The old man paused, seemingly staring at Caitlin. "There is a group of radicals who believe it is possible to create a singularity in order to warp space-time. Specifically, they believe that they will be able to go back in time. They believe that it is possible to alter the events of the past to change the outcome of the future, our present. They believe if they can bring technology from our time to combat the ancestors of our enemies, then our present can be reimagined as a gleaming utopia under sky instead of under bedrock. This is problematic. Not only is the research too sensitive to fully experiment with, but any prototypes we create will draw attention for us. Such-" The projection cut off suddenly.

Caitlin was stunned. She didn't know how to react. She quickly grabbed the tablet and stowed into her bag. Maybe she could get the rest of the projection to play. She hurried out of the room, not bothering to shut the door.

… … … …

She didn't bother attending the lecture. Caitlin had to go to the library, it was the only option. She briskly walked down the steps of the large hall, and made a right. The library, an expansive space holding an eon's worth of knowledge, could potentially help her uncover what was going on with the tablet and the projection, and especially who the weird man was talking about.

"Caitlin!" A male voice called out to her. She turned.

A man dressed in janitorial robes walked up to her and handed her a slip of paper. "Someone told me to give it to you, but I don't know who."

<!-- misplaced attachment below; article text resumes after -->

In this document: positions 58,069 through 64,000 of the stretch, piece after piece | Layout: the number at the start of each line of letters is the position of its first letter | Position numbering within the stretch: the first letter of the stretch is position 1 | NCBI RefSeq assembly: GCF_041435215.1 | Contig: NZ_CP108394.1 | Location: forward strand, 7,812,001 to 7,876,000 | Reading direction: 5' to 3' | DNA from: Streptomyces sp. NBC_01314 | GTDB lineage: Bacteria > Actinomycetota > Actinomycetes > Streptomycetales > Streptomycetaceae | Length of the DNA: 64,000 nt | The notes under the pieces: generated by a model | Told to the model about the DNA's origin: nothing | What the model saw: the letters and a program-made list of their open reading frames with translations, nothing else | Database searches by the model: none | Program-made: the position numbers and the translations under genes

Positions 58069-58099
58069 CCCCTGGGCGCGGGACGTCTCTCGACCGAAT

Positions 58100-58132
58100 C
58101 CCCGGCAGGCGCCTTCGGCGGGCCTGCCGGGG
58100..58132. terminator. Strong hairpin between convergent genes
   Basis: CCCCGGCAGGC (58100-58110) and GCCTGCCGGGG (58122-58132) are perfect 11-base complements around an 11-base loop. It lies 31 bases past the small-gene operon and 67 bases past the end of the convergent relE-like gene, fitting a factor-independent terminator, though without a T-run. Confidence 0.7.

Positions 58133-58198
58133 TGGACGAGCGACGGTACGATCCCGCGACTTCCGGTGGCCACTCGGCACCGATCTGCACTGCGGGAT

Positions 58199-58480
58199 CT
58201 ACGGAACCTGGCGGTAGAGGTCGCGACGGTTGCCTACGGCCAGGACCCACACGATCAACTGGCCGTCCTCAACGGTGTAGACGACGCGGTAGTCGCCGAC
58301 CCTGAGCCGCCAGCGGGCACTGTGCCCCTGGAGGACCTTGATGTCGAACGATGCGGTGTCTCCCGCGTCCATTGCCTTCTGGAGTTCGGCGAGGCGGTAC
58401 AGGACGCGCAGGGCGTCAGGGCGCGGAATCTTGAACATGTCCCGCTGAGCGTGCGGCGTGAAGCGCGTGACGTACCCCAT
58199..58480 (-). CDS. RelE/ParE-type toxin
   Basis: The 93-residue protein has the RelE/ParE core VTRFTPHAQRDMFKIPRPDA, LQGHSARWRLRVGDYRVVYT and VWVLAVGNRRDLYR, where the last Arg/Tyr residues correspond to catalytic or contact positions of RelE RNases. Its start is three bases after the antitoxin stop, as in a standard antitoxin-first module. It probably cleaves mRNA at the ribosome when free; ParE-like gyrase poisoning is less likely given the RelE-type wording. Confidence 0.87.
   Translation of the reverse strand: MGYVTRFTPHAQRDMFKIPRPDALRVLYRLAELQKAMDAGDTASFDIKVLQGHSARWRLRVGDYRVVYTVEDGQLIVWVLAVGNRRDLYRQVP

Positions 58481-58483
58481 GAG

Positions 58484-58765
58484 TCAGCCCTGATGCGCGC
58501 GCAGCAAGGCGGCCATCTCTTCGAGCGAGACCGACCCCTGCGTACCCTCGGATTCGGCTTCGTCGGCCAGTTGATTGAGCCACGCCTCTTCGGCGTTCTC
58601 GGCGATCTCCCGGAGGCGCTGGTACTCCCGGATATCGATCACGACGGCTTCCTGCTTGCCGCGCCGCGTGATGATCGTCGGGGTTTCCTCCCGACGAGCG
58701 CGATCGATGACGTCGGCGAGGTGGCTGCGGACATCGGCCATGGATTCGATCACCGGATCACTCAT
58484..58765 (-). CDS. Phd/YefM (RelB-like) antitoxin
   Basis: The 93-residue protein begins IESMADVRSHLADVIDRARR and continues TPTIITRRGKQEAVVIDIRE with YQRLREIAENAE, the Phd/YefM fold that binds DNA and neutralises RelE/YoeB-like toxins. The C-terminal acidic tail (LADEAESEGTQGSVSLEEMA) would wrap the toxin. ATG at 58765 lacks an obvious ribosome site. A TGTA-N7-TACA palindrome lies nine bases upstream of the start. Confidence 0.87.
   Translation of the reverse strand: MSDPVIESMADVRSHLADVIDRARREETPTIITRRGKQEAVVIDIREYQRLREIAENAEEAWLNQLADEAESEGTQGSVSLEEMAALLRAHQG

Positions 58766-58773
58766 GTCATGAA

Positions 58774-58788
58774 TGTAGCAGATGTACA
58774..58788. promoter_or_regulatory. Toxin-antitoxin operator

"Thanks," Caitlin murmured, intently staring at the rough script. The person who wrote the note had terrible handwriting.

The man promptly dismissed himself.

The note was a book title. She was certain.

… … … …

Caitlin cradled the delicate slip of paper, furrowing her brows and squinting her eyes, trying to read the tiny slip of paper with such a messy scrawl. After 30 seconds of trying to read, she gave up, and placed it carefully into her coat pocket. It was no use trying to read the slip of paper in the dim light of the library. Caitlin had to go home. Better yet, go to Cato's compartment.

Cato lived in the quiet, pleasant atmosphere of Sector 6. Caitlin boarded the express train to Sector 5 and transferred her ride to the monorail that ran right through the center of Cato's sector. She quickly typed out a message to Cato that she was coming on her watch.

The monorail slowed to a complete stop. Caitlin picked up her knapsack and exited the monorail. At the station, she noticed Cato waiting for her. A small smile formed on her lips.

"This is a surprise," Caitlin told him as she approached him.